Both parties offer something approaching real dialogue about ideas, and actual debate over world-views. The overall quality of the campaigns are higher than we generally recall, and the depth of the respective fields is surprising. Paul, Kucinich, Huckabee, Biden, Richardson, Hunter, are all articulate advocates on the issues they have made their own and they have all moved and lifted the debate, in sometimes small and in sometimes larger ways, over the last year. The lower tier candidates have excited significant portions of the populace (including many new to the process, young and old), challenged the "designated" candidates, and expanded the scope of the discussion. (Except for Gravel), it has therefore been unfortunate that some of them they have been sliced off the debate stages.

Personally, I'd rather see Obama or Edwards on the Democratic ticket in November. But there was something exciting about the results in New Hampshire. You can count me among the doubters of Omentum. I fully expected Hillary's superior, more experienced organization, to pull out of the apparent nosedive of the last two weeks. I have, reluctantly, suggested that the calendar may well be too short for She Who Must Be Nominated to be stopped.

How and why did New Hampshire happen? I dunno. (But I find it interesting that, among all the explanations that are being thrown around out there, no one is looking into the possibility that the polls were fubar.)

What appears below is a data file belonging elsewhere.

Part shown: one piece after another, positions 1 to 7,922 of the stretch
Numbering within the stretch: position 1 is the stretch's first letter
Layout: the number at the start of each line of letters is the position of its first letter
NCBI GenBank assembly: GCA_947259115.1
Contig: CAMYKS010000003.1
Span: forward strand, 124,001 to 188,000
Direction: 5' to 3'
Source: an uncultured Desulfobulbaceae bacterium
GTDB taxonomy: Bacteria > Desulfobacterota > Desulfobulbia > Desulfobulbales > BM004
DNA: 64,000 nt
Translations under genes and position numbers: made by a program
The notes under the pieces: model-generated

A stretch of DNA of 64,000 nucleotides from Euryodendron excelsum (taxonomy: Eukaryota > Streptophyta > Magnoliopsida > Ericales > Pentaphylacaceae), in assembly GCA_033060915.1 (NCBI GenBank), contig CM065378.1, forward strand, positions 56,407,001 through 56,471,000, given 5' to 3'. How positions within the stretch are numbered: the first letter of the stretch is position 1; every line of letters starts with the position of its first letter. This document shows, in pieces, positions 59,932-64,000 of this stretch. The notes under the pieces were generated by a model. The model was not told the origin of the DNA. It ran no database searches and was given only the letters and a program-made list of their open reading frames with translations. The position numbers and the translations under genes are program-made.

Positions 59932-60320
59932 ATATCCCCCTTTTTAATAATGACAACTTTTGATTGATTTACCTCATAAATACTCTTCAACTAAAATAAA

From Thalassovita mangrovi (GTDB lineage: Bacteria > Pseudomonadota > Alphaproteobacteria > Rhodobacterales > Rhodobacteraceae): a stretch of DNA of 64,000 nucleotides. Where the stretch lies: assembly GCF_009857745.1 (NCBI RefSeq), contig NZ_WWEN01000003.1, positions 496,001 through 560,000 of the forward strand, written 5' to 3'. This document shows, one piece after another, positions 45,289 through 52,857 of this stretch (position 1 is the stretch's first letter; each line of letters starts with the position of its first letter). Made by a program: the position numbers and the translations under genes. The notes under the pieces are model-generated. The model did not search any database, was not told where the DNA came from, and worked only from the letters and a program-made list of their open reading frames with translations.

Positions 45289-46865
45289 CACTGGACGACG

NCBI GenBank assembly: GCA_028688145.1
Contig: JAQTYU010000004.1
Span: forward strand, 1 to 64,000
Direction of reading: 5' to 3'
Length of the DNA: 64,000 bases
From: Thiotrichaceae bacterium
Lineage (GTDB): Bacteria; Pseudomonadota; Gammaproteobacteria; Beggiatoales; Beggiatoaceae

That said, I'll direct you to her GOTV machine. Her performance in NH shows what a highly-experienced team can do in a close contest -- and make no mistake, Hillary's team has been doing this, mostly for a Clinton, for a few decades now. Hillary and Bill know the routine, and know NH, in ways to which the most savvy of the Obama team can only aspire.

Hillary knew where her strength lay. That's why we saw women and middle-class labor voters driven out to the polls in huge numbers by the Hillary GOTV team.

Now it is off the the South and West. Much different voter profiles in both and different mixes of candidate appeals. Out West, will Bill Richardson be a factor? He may well and, if does make an impact, I'd have to guess that his support will be drawn from Hillary.

Keep in mind, also, that Obama lost among registered Democrats in both Iowa and NH -- his support came from cross-overs and independents. Between now and February 5, there are far fewer states which allow crossing-over or who give independents a voice.

In the South, what can Edwards do? The only rationale for Edwards remaining in the race is not to win it -- but to show enough strength in the South to allow him to insist on a role at the convention. I haven't studied the cross-tabs on this, but I would speculate that Edwards will draw from Obama more than Hillary.

The interplay and possibilities are endless, and that's what makes it fun (and I haven't even gotten to talk about the complications on the other side). Having a two and a half-headed contest, for at least another three and a half weeks, can only serve to continue to refine the Democratic message, upgrading the discussion, pulling in more first-time participants in the process.

So, if you're not having fun, well, hope you're enjoying Skating With the Stars . . . the rest of us will let you know how it plays out.

Saturday, January 05, 2008

Of Heroes and Kings . . . .

Wednesday, January 02, 2008

Smoke, Meet Fire: State Charges DeNaples Priest with Perjury

The Scranton Catholic Priest who testified on behalf of Louis "Alleged" DeNaples was arrested today on charges of lying to the Grand Jury investigating DeNaples. According to AP reports, Joseph Sica, the priest, was charged with lying to the grand jury when he testified that he didn't have a relationship with mob boss Russell Bufalino.

Photo Credit: "Alleged" DeNaples and Sica, Pocono Record file photo